Also called: Bubonic plague, Pneumonic plague

Plague is an infection caused by the bacterium Yersinia pestis. The bacteria are found mainly in rats and in the fleas that feed on them. People and other animals can get plague from rat or flea bites. In the past, plague destroyed entire civilizations. Today plague is uncommon, due to better living conditions and antibiotics.

There are three forms of plague:

  • Bubonic plague causes the tonsils, adenoids, spleen, and thymus to become inflamed. Symptoms include fever, aches, chills, and tender lymph glands.
  • In septicemic plague, bacteria multiply in the blood. It causes fever, chills, shock, and bleeding under the skin or other organs.
  • Pneumonic plague is the most serious form. Bacteria enter the lungs and cause pneumonia. People with the infection can spread this form to others. This type could be a bioterror agent.

Lab tests can diagnose plague. Treatment is a strong antibiotic. There is no vaccine.

NIH: National Institute of Allergy and Infectious Diseases

Symptoms of Plague

The following features are indicative of Plague:
  • swollen lymph nodes
  • sudden onset of fever and chills
  • headache
  • fatigue
  • muscle ache
  • extreme weakness
  • abdominal pain
  • diarrhea
  • vomiting
  • shock
  • blackening and death of tissue in your extremities
  • cough with bloody sputum
  • nausea
  • difficulty breathing
It is possible that Plague shows no physical symptoms and still is present in a patient.

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Common Causes of Plague

The following are the most common causes of Plague:
  • bacteria Yersinia pestis

Risk Factors for Plague

The following factors may increase the likelihood of Plague:
  • rural and semi rural areas
  • veterinarians and their assistants
  • hunting in areas where plague-infected animals reside

Prevention of Plague

Yes, it may be possible to prevent Plague. Prevention may be possible by doing the following:
  • make your home and outbuildings rodent-proof
  • keep your pets free of fleas
  • always wear gloves while handling potentially infected animals
  • use insect repellent

Occurrence of Plague

Number of Cases

The following are the number of Plague cases seen each year worldwide:
  • Very rare between 1K - 10K cases

Common Age Group

Plague can occur at any age.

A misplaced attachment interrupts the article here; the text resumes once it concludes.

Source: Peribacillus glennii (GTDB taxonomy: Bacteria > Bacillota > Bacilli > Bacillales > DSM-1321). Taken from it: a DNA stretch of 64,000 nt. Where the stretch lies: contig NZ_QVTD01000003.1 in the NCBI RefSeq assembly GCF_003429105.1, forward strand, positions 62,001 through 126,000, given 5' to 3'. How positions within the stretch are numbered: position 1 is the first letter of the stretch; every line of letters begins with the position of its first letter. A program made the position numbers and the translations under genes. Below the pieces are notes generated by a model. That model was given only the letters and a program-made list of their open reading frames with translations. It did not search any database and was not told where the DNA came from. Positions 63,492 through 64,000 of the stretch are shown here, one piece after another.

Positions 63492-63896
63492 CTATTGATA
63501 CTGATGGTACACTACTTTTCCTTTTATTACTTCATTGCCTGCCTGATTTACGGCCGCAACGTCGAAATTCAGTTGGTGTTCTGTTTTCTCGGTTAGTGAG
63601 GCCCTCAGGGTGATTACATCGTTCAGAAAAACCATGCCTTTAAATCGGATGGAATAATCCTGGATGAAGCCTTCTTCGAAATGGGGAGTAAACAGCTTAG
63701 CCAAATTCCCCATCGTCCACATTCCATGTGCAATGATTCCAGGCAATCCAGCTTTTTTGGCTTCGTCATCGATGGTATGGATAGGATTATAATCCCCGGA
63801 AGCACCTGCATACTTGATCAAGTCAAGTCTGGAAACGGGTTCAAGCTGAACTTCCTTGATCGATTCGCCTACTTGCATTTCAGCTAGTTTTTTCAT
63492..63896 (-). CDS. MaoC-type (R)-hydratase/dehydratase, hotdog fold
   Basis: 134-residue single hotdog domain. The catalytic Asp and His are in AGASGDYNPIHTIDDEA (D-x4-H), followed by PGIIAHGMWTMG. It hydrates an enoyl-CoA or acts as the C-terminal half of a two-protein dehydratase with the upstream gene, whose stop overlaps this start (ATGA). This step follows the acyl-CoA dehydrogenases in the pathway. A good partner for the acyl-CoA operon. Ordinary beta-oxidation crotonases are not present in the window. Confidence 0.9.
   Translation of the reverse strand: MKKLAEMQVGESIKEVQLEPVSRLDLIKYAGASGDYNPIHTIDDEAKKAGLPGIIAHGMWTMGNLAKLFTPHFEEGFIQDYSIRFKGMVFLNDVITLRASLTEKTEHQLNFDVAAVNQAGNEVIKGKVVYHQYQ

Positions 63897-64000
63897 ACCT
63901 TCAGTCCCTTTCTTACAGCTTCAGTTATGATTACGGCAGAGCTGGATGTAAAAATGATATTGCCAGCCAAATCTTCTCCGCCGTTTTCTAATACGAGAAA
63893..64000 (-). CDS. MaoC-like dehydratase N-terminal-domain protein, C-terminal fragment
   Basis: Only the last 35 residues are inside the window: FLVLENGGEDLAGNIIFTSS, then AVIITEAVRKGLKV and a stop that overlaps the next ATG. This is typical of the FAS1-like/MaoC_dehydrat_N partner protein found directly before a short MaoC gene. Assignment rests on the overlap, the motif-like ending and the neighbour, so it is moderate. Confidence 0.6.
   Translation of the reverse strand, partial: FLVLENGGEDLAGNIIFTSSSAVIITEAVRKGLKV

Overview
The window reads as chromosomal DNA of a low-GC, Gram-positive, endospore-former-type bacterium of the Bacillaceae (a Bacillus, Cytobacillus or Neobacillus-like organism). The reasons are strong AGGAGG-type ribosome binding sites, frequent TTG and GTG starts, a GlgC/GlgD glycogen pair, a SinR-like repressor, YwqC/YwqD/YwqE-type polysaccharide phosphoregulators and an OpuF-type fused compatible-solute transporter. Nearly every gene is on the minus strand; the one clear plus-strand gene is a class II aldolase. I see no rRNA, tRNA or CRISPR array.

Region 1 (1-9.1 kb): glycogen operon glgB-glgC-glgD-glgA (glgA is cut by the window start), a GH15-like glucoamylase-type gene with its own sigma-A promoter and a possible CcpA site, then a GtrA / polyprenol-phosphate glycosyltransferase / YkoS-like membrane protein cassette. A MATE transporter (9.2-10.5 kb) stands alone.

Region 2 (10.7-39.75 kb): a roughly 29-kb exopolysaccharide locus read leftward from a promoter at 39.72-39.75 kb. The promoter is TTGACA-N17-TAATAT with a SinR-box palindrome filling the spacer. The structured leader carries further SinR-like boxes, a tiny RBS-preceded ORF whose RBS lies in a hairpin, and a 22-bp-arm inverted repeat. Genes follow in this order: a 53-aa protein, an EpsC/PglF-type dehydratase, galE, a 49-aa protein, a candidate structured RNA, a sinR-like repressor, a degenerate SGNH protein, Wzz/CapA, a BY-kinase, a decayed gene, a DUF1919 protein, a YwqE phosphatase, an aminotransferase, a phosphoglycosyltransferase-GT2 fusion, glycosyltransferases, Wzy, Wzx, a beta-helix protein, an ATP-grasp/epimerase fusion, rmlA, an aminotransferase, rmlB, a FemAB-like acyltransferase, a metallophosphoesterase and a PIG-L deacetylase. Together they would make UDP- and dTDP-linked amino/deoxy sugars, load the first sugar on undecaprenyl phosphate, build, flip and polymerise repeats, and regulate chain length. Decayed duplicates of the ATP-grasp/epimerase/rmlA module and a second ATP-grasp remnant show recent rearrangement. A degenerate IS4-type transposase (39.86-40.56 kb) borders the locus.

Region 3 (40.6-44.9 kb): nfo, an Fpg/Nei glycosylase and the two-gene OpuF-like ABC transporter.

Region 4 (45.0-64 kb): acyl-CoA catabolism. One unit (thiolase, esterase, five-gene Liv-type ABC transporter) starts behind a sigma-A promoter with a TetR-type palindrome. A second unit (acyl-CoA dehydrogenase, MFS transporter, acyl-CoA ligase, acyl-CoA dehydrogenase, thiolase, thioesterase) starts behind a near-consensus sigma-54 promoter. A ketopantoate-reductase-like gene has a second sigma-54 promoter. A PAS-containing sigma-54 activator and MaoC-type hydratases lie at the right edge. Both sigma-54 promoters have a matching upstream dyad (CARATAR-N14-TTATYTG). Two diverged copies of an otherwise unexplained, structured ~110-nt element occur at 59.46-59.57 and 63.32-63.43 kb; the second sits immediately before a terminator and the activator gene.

Common Gender

Plague can occur in any gender.

Lab Tests and Procedures for Diagnosis of Plague

The following lab tests and procedures are used to detect Plague:
  • Blood test: To detect the Yersinia pestis bacteria in your blood sample
  • Buboes test: To diagnose plague
  • Lungs exam: To detect the pneumonic plague

Doctor for Diagnosis of Plague

Patients should visit the following specialists if they have symptoms of Plague:
  • Infectious disease specialist

Complications of Plague if untreated

Yes, Plague causes complications if it is not treated. Below is the list of complications and problems that may arise if Plague is left untreated:
  • gangrene
  • can be fatal
  • meningitis

Self-care for Plague

The following self-care actions or lifestyle changes may help in the treatment or management of Plague:
  • Find and stop the source of infection: Helps in preventing plague
  • Protect health workers: By informing and training them on infection prevention and control
  • Ensure correct treatment
  • Stay in isolated area: Avoid close exposure to patients with pneumonic plague
  • Ensure safe burial practices

Patient Support for Treatment of Plague

The following actions may help Plague patients:
  • Inform people when zoonotic plague is present in their environment
  • Informing and training health workers on infection prevention and control

Time for Treatment of Plague

While time-period of treatment for each patient may vary, below is the typical time-period for Plague to resolve if treated properly under an expert supervision:
  • In 1 - 4 weeks

Is Plague Infectious?

Yes, Plague is known to be infectious. It can spread across people via the following means:
  • infectious droplets
  • infected animal's blood

Last updated date

This page was last updated on 2/04/2019.
This page provides information for Plague.
Biodefense and Bioterrorism

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